Call Hagen Dental Practice Today

Are your oral hygiene habits backsliding into those of a caveman? Give Hagen Dental a call at (513) 251-5500 and we will help you achieve a healthy smile!

Sources:

  1. http://www.washingtonpost.com/wp-dyn/content/article/2009/04/12/AR2009041202655.html
  2. http://link.springer.com/epdf/article/10.1007/s00114-016-1420-x?shared_access_token=JTuGtofFrWkm76yOABrZt_e4RwlQNchNByi7wbcMAY4elA6FNFLLnlVqGmzv8ewk3pOw-TMnmrQ9de4WZSb2CJufJ81Mpvwv3EQlU56y1Hxk_VJOU3IyR4cRyLfz4j_bTKcJJEJC6Uq7Vv8QuHbX4fcDgI7fMO_V8yf2OAnR2KE=
  3. https://www.washingtonpost.com/news/speaking-of-science/wp/2016/12/19/a-researcher-discovered-how-cave-men-cleaned-their-teeth-it-will-make-you-want-to-brush-yours/?postshare=4671482250662620&tid=ss_tw&utm_term=.ed8f16f9fac6

Be Thankful: How Science Says that Having Gratitude is Good For Your Health

Thursday, November 17th, 2016

Thanksgiving season reminds us to be grateful for all the positive things in our lives—big and small. The practice of gratitude is not only seasonal, it’s great for your health, too!

benefits-of-gratitude

Gratitude as One of Many Positive Habits

Mental health professionals have recently started taking a close look at how qualities such as gratitude can impact our health. The findings are very positive: grateful people tend to take better care of themselves, and engage in protective and proactive health behaviors such as regular exercise, a healthy diet, good sleeping habits, and regular checkups and examinations from their general practitioner and their dentist (1).

It’s a Stress Reliever

High levels of stress, left unchecked, can make us sick. It’s linked to chronic disease, heart disease, cancers, autoimmune disorders, and a high percentage of why people visit the doctor. But it turns out, gratitude helps people manage stress and cope with daily problems (1).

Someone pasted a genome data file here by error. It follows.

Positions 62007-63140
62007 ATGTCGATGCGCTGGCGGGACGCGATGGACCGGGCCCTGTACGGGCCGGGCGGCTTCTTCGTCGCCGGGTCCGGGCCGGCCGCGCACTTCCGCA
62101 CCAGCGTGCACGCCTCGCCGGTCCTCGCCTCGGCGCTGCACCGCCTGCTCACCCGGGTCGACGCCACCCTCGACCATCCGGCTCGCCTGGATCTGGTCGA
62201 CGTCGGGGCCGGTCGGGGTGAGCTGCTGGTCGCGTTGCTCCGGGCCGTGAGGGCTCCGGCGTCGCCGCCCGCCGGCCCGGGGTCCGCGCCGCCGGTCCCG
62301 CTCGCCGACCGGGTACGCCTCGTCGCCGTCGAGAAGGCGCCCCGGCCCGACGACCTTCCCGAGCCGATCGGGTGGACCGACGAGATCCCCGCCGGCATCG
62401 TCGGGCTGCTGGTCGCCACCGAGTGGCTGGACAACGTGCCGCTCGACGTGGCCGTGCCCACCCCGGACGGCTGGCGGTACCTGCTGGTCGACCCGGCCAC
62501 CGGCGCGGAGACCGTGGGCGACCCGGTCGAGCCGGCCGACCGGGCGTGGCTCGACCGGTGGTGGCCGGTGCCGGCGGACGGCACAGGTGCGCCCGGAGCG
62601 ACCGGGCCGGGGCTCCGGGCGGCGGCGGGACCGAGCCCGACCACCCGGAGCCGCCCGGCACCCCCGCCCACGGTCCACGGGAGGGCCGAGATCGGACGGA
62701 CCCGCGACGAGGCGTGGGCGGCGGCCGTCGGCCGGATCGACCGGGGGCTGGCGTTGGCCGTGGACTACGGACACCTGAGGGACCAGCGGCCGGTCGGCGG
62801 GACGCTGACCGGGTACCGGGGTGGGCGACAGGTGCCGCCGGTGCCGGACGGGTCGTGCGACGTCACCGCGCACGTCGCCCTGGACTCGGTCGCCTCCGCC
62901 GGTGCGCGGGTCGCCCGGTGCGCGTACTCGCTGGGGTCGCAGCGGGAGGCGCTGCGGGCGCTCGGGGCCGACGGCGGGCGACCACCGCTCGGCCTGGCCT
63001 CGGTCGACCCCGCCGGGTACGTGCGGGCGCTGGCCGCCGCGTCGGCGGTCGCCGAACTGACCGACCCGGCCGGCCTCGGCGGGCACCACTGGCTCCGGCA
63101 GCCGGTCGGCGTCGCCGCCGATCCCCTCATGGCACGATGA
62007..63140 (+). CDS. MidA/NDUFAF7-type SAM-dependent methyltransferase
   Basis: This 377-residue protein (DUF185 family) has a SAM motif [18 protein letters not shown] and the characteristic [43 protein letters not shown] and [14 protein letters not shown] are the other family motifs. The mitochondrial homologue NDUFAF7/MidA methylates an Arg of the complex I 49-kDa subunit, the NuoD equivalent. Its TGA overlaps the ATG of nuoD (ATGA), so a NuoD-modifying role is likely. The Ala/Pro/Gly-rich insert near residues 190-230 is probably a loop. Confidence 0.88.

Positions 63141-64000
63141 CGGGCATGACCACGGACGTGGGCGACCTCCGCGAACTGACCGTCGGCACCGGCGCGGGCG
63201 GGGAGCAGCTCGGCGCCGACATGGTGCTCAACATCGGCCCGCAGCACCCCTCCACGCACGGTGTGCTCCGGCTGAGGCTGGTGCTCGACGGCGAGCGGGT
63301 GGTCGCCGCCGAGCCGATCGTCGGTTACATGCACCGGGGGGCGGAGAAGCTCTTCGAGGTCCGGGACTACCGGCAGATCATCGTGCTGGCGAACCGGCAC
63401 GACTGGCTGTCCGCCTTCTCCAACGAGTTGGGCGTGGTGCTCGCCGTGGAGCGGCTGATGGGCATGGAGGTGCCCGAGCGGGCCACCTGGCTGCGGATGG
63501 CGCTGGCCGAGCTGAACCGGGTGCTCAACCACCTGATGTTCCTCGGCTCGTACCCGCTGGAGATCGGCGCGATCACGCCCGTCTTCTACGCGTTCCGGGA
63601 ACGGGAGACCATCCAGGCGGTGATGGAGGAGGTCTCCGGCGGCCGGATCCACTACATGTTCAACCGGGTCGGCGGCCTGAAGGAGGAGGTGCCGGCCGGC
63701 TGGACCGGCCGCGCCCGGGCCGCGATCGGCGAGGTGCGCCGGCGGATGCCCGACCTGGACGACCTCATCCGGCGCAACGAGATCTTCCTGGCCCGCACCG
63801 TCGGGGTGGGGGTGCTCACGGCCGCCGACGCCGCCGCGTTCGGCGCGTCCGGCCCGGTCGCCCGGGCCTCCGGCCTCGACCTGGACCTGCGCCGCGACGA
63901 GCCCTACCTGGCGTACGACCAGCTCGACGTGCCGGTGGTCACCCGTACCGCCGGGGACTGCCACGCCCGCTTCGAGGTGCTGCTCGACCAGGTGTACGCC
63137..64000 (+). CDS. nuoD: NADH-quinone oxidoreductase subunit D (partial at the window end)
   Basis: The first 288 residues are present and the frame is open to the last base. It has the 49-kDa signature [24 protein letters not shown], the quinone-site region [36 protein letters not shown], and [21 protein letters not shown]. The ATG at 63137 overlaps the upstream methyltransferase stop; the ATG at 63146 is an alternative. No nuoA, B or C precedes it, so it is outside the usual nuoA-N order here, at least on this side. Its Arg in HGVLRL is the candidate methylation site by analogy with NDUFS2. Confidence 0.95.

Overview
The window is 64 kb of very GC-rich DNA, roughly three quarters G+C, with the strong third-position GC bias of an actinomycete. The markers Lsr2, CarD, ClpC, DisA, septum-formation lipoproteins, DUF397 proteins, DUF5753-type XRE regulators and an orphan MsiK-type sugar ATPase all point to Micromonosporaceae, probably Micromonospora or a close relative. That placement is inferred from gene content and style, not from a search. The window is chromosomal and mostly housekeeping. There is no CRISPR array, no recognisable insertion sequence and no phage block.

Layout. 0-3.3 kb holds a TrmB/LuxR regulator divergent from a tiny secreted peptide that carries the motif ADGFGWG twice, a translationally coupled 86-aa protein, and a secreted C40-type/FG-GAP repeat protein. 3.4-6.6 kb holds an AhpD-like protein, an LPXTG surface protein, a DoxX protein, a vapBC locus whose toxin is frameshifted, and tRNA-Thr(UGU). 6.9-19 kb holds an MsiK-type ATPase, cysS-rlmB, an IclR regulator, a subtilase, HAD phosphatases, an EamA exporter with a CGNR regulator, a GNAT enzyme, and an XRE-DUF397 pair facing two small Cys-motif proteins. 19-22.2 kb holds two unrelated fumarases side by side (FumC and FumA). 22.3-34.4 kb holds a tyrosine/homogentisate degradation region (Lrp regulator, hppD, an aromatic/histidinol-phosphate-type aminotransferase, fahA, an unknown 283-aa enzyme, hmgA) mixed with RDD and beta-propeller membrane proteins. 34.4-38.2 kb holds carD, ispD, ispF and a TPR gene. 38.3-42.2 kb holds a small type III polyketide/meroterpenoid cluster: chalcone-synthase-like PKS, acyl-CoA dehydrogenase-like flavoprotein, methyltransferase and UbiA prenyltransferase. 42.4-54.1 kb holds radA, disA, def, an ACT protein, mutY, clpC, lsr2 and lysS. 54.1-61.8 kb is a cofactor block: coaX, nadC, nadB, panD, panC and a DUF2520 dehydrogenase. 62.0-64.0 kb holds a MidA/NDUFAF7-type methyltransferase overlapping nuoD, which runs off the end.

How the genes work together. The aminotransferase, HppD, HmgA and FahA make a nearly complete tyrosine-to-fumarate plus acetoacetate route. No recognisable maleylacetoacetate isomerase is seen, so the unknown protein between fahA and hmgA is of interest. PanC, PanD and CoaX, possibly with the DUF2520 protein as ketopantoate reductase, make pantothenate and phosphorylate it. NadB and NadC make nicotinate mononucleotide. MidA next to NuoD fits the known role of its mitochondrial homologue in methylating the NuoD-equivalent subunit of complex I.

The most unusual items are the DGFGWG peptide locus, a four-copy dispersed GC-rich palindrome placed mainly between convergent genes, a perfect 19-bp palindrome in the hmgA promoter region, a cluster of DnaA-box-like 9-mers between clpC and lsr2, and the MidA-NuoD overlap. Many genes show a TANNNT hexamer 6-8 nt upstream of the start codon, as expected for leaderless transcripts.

Boosts Your Immunity

Gratitude and optimism go hand in hand. These characteristics seem to boost the immune system, according to research. A psychology professor at the University of Utah found that people with higher levels of optimism showed higher counts of blood cells that are important for immune system function, compared to more pessimistic people (1). Being consistently mindful of the things you have to be thankful for boosts your well-being (2).

Helps You Be a Better Friend

According to a 2003 study from the Journal of Personality and Social Psychology, gratitude tends to boost pro-social behaviors, such as helping others, lending emotional support, or assisting with problems. This also has the benefit of strengthening your relationships (2).

learn-to-have-more-gratitude

How to Become More Optimistic and Grateful

 Those who are more mindful of benefits they’ve received, or whose perspective in life has them focusing their attention outward tend to naturally have a more grateful mindset. But you can learn to increase the gratitude in your life!

Here are some ideas to get you started:

  • Start a gratitude journal. Keep it by your bed and write a few things in it each night for which you are grateful. Psychology Today reported this habit has a side benefit: falling asleep faster and staying asleep longer (2).
  • Tell someone you are grateful for them. Gratitude can be contagious!
  • Create a list of great things in your life. Then ask yourself, “Do I take these for granted?” Look at this list daily as a reminder of all you have to be thankful for.
  • Watch your self-talk, and your conversation with others. Are you using optimistic and appreciative sentiments and phrases? Or do your words, thoughts and conversations tend to have a negative or complaining undertone?
  • Put yourself in someone else’s shoes. Changing the perspective of how you look at a situation can make you more understanding and patient about what is going on. This can help improve your gratitude as well.
  • When you feel yourself getting upset, or ready to complain about a situation, stop for a minute. Is there anything about the situation that has potential? Is there a silver lining? Can you look on the bright side?